Constitutive P2Y2 receptor activity suppresses lipolysis via an adenylate cyclase-dependent mechanism
The lipolytic activity of adipocytes that produces free fatty acids and glycerol is under hormonal and nervous control, but also occurs in the absence of lipolytic stimuli (basal lipolysis). Basal lipolysis in adipocytes was measured as a time-dependent conditioning of culture medium with glycerol in the absence of stimulation. Under these conditions, adipocytes freely released glycerol over a 3-h period (Fig. 5). P2Y2 receptor antagonism caused a significant increase in the rate of glycerol release, enhancing release by ∼40% after 3 h (Fig. 5A). By comparison, stimulation of adipocytes with EC50 concentrations of isoprenaline (75 nM) to mimic nervous stimulation caused a 122±24% (N=3) increase in glycerol release versus basal conditions. The P2Y2 receptor antagonist AR-C118925XX enhanced basal glycerol release in a concentration-dependent manner (Fig. 5B). To further investigate the mechanism by which P2Y2 antagonism increases basal lipolysis, we quantified cellular cAMP, a positive effector of lipolysis in adipocytes, with and without AR-C118925XX treatment. AR-C118925XX treatment significantly elevated cellular cAMP in adipocytes (Fig. 5C). To support these findings, we used lentivirus delivery of short hairpin RNA (shRNA) to knock down P2Y2 receptor expression in adipocytes, to investigate the impact on lipolysis and intracellular cAMP levels. Using this strategy, P2Y2 mRNA could be knocked down by 59.8±3.7% (N=5; P<0.05) versus scrambled counterparts. P2Y2 knockdown could also be observed by western blotting (Fig. S1). The rate of basal lipolysis (Fig. 5D) and intracellular cAMP levels (Fig. 5E) were both elevated in the P2Y2 knockdown cells versus their scrambled counterparts. Interestingly, P2Y2 knockdown adipocytes produced a small lipid droplet phenotype compared with their scrambled counterparts (Fig. 5F), and the number of droplets per cell was significantly increased (Fig. 5G). Such phenotypic changes in lipid droplets are associated with increased lipid metabolism (Paar et al., 2012). To this end, we quantified the amount of neutral lipid stored within scrambled and P2Y2 knockdown adipocytes using boron-dipyrromethene (BODIPY) fluorescence, and demonstrated that P2Y2 knockdown cells contained less neutral lipid (Fig. 5H). Taken together, these data suggest that reducing P2Y2 activity by means of pharmacological antagonism or gene knockdown increases basal lipolysis in human adipocytes. In control experiments, antagonism of either P2Y1 (Fig. 5I) or P2Y12 (Fig. 5J) did not affect the rate of basal lipolysis, which is in line with a lack of effect on resting cytoplasmic Ca2+ (Fig. 4).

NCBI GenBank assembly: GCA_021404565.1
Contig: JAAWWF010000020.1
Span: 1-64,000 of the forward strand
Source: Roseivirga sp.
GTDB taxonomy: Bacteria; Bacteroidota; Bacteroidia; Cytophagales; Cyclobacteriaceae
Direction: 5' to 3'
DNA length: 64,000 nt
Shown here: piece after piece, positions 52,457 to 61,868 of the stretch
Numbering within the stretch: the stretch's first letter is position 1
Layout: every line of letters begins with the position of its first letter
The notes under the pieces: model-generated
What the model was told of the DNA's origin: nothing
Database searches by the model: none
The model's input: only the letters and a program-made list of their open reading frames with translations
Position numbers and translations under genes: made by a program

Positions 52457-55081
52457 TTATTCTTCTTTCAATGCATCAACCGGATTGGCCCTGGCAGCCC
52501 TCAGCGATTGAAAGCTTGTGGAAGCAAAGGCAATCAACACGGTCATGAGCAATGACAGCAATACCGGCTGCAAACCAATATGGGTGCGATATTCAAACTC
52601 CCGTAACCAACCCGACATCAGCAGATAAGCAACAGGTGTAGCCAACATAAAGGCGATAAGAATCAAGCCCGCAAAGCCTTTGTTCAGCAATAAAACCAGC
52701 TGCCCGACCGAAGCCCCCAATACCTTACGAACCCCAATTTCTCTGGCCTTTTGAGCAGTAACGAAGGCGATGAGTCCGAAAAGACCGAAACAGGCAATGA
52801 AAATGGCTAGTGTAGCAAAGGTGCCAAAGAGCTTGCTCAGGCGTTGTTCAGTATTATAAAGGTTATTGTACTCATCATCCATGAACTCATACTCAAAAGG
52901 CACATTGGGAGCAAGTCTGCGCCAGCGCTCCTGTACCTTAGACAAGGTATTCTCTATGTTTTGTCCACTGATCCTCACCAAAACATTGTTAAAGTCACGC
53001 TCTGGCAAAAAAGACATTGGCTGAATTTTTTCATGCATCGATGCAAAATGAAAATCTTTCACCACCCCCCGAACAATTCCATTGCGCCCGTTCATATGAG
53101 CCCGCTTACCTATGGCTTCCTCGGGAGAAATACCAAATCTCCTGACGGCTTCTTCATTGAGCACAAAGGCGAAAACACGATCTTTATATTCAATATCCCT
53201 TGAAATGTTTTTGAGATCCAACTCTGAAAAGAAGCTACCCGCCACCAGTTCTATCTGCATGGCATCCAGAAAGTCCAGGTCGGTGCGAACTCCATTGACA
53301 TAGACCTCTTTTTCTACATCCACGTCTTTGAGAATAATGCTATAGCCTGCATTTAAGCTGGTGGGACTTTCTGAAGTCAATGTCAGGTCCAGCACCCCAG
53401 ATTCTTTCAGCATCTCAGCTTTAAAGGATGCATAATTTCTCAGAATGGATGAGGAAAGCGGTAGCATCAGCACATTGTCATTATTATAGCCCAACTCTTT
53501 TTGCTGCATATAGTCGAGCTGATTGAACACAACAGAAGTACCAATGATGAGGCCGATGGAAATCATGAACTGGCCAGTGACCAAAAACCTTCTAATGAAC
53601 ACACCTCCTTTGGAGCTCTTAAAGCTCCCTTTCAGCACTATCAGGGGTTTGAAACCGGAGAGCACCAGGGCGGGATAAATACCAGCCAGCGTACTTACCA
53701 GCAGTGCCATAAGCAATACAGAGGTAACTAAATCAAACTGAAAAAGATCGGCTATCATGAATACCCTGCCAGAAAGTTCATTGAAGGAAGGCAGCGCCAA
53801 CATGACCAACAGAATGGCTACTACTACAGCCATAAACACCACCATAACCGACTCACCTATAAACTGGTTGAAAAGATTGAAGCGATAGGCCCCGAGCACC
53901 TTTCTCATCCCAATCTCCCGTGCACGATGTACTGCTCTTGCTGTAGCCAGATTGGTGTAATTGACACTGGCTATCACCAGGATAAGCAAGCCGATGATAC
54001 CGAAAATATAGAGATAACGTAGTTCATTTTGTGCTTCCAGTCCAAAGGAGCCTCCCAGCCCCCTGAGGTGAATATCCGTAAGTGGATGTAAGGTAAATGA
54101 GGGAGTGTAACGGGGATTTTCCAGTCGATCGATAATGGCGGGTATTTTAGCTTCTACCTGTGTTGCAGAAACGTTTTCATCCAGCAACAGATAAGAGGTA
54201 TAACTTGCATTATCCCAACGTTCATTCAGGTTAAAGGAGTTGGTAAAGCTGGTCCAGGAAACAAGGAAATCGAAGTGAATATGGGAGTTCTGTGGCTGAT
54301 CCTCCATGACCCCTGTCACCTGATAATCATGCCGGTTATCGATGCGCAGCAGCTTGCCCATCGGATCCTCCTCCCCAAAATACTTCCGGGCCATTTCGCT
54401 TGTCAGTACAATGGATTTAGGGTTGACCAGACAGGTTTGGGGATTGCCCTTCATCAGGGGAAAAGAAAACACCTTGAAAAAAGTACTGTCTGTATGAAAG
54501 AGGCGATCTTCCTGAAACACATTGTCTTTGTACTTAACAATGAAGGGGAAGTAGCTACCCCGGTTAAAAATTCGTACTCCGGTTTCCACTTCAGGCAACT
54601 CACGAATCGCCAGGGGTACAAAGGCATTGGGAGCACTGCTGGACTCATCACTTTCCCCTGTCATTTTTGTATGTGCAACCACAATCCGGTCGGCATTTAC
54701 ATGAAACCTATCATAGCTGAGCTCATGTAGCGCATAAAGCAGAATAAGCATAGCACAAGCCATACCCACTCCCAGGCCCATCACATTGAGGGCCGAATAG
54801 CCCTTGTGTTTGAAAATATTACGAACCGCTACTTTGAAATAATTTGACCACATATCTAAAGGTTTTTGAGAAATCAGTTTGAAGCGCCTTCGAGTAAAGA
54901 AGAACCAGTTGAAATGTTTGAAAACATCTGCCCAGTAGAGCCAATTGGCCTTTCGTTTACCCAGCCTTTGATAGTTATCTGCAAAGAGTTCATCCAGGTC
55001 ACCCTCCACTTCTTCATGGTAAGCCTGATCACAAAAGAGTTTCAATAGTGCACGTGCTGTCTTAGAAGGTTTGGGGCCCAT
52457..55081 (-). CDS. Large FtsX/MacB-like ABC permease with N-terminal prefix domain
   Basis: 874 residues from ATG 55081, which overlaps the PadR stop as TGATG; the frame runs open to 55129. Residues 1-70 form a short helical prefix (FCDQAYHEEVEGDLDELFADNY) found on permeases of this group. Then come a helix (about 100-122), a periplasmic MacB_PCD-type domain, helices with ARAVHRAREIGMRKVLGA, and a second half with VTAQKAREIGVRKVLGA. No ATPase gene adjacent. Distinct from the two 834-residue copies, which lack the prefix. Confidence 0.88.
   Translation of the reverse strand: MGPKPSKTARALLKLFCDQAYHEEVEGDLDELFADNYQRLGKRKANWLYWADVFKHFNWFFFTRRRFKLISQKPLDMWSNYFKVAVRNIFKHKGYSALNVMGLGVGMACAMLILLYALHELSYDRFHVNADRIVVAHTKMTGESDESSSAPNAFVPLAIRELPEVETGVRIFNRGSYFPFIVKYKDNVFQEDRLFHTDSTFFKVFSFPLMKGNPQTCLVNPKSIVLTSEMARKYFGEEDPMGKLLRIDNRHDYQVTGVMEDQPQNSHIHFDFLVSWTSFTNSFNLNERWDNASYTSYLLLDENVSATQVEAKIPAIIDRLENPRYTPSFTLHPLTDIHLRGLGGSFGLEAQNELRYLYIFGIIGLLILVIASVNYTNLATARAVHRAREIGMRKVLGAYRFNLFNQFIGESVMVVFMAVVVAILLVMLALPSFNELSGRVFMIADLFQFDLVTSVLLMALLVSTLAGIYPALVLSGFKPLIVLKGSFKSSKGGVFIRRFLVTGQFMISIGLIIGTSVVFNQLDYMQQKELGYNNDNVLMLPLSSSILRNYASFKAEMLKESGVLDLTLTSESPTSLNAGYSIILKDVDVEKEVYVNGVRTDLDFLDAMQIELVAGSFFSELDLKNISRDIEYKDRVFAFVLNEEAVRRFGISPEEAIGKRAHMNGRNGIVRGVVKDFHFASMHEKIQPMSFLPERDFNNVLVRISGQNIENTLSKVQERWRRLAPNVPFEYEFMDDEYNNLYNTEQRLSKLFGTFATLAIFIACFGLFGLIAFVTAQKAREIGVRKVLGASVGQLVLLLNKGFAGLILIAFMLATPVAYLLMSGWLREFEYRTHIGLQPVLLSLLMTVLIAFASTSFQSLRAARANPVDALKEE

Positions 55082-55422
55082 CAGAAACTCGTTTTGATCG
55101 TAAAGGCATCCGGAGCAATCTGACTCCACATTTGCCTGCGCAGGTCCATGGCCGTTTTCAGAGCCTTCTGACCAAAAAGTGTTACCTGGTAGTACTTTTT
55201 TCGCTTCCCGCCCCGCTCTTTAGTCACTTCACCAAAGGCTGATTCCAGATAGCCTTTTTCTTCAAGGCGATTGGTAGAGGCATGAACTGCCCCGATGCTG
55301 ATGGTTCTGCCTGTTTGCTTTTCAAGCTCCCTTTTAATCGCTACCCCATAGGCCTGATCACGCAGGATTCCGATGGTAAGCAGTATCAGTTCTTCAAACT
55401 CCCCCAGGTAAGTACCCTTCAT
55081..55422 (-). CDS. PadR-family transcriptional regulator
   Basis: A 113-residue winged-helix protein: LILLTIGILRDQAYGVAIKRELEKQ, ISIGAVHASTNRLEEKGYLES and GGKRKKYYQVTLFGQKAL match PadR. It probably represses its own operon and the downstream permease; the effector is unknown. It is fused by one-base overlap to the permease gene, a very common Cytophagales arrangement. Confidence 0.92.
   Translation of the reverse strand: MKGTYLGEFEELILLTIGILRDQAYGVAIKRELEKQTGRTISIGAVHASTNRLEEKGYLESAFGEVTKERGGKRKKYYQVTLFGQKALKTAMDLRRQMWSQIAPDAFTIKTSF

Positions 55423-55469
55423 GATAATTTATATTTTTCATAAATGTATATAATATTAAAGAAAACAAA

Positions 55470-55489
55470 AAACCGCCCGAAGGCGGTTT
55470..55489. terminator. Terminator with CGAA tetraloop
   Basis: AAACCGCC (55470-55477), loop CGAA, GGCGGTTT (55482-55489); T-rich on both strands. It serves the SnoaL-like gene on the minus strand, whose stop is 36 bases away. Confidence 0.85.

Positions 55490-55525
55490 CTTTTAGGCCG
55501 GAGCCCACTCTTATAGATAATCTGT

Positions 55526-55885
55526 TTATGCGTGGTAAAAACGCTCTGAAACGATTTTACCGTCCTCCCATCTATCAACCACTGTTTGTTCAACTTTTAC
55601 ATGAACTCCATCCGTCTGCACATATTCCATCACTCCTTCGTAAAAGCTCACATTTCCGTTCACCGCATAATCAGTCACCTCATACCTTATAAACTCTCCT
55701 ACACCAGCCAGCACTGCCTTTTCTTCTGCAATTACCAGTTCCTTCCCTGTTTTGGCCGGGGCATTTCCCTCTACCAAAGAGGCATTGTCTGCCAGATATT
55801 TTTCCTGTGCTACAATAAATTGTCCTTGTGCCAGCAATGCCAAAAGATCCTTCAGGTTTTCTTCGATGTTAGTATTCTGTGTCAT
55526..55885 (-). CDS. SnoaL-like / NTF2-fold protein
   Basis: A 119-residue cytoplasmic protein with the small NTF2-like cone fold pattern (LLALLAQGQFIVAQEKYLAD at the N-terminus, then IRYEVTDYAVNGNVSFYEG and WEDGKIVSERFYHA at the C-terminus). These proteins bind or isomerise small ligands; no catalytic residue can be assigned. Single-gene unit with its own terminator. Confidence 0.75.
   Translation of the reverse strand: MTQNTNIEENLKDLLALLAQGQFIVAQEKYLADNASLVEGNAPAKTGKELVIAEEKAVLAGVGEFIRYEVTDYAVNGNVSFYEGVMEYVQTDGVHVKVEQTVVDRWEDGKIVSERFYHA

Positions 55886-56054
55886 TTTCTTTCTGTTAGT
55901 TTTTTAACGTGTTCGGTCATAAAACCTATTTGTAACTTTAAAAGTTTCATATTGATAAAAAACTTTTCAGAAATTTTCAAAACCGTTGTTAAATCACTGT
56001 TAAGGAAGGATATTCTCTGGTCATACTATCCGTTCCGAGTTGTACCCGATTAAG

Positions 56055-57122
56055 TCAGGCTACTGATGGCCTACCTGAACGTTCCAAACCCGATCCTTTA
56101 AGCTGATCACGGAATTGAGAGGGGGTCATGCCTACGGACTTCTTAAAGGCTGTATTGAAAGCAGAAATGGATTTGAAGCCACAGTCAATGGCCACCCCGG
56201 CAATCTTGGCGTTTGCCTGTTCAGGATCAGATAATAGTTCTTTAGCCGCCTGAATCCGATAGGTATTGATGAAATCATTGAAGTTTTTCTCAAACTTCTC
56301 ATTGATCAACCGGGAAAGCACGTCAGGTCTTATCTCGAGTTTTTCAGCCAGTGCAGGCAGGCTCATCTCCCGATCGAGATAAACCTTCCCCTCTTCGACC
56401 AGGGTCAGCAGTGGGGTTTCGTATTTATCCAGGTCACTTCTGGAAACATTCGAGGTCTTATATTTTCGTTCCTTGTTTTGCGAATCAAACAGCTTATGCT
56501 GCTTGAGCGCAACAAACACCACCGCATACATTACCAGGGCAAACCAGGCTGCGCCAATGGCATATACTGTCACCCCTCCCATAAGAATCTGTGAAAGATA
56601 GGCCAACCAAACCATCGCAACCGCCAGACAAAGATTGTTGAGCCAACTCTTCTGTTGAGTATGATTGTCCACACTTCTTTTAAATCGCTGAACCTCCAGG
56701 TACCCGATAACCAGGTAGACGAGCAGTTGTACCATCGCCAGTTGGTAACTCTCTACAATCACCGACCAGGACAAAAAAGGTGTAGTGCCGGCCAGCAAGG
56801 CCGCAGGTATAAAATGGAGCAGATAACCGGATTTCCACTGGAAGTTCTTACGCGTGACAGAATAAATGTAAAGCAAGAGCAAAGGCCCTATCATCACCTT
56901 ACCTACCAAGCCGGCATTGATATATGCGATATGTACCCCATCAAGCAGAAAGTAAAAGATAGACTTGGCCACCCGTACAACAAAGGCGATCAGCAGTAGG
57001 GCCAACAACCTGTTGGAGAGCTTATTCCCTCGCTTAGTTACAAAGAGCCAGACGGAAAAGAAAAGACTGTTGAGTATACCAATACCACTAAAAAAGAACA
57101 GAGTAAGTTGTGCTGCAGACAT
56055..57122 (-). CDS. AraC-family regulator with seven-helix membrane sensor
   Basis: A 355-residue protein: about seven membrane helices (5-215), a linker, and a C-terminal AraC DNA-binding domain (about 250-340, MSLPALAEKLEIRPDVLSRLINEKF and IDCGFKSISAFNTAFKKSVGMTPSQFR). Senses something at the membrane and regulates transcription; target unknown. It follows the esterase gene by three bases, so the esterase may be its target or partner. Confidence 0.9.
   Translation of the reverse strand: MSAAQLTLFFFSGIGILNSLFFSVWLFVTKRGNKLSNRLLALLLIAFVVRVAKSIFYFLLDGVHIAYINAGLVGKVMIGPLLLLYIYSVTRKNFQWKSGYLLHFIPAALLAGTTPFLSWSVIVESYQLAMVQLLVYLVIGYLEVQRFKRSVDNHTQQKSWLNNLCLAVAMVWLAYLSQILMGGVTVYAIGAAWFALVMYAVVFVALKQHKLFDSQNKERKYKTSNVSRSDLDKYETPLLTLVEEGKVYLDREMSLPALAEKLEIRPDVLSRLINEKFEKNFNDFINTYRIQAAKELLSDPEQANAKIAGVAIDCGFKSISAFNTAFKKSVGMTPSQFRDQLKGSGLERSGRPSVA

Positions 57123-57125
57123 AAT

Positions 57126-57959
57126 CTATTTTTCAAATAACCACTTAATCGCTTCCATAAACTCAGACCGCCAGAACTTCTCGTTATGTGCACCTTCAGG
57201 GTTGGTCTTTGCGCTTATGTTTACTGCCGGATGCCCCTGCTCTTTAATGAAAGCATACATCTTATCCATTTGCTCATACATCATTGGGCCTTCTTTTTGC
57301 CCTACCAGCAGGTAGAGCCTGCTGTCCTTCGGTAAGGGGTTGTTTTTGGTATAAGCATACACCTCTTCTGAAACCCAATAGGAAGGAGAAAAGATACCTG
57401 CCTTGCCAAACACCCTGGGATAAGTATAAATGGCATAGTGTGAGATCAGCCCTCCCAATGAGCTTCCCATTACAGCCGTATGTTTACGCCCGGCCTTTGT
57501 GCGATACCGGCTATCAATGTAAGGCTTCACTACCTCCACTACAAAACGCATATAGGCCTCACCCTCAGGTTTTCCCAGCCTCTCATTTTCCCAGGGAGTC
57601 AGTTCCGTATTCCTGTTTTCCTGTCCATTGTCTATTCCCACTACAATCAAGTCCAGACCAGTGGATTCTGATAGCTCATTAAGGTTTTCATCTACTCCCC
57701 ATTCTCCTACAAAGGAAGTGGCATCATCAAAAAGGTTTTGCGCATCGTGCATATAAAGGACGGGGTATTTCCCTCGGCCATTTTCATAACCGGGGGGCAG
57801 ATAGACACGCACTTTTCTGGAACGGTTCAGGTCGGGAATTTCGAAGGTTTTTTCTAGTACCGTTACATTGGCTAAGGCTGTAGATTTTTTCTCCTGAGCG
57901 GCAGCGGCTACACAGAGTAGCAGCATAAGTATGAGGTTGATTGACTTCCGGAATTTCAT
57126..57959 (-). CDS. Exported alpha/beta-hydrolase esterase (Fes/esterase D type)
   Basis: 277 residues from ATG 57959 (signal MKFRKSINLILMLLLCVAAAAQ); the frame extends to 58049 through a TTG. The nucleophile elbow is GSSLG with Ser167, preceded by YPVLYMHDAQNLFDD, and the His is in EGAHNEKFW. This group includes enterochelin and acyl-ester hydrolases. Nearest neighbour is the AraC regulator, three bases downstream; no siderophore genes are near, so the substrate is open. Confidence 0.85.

To further understand how inhibition of constitutive P2Y2 receptor activity leads to an increase in cAMP and basal lipolysis, we examined the dependency of these effects on the activity of phosphodiesterases (PDEs) and adenylate cyclase. An elevation in intracellular Ca2+ is known to produce an anti-lipolytic effect in adipocytes, which has previously been ascribed to activation of Ca2+-sensitive PDE subtypes (Xue et al., 2001). If the underlying mechanism through which inhibition of constitutive P2Y2 activity leads to increased intracellular cAMP and enhanced lipolysis is via reducing cytoplasmic Ca2+ and PDE activity, it would be expected that enhanced lipolysis produced by P2Y2 antagonism would be abolished by PDE inhibition. The pan-PDE inhibitor 3-isobutyl-1-methylxanthine (IBMX) increased basal lipolysis to a level comparable to that of AR-C118925XX (Fig. 6A). In addition, using subtype-specific antagonists, we observed that inhibition of PDE3 (cilostamide) and PDE4 (rolipram), but not PDE1 (vinpocetine), PDE2 (PF-05180999) or PDE7 (BRL50481), increased basal lipolysis (Fig. 6A). Cilostamide enhanced lipolysis to a level beyond that of rolipram, and is consistent with a dominant role of PDE3 in human adipocytes (Snyder et al., 2005). Combining AR-C118925XX with either cilostamide or rolipram produced a synergistic enhancement of basal lipolysis (Fig. 6A), suggesting that the effect of P2Y2 antagonism on basal lipolysis is not dependent on the activity of either PDE3 or PDE4. Therefore, we looked for an alternative mechanism and explored the dependency of adenylate cyclase itself in mediating the effects of P2Y2 antagonism on cAMP and basal lipolysis. By RT-PCR analysis, we identified that human adipocytes express adenylate cyclase isoforms 1–8, but not 9 (Fig. 6B). Of these isoforms, 5 and 6 are negatively regulated by cytoplasmic Ca2+ (Halls and Cooper, 2011) and can be selectively inhibited over other isoforms by low concentrations of SQ22536 (<10 µM) (Brand et al., 2013). Under these conditions, 1 µM SQ22536 had no significant effect on basal lipolysis (Fig. 6C), consistent with tonic suppression of adenylate cyclase, but 1 µM SQ22536 could inhibit the ability of P2Y2 antagonism, with AR-C118925XX, to enhance basal lipolysis in adipocytes (Fig. 6C). These data suggest that the effects of P2Y2 antagonism on basal lipolysis are due to activation of Ca2+-sensitive isoforms of adenylate cyclase.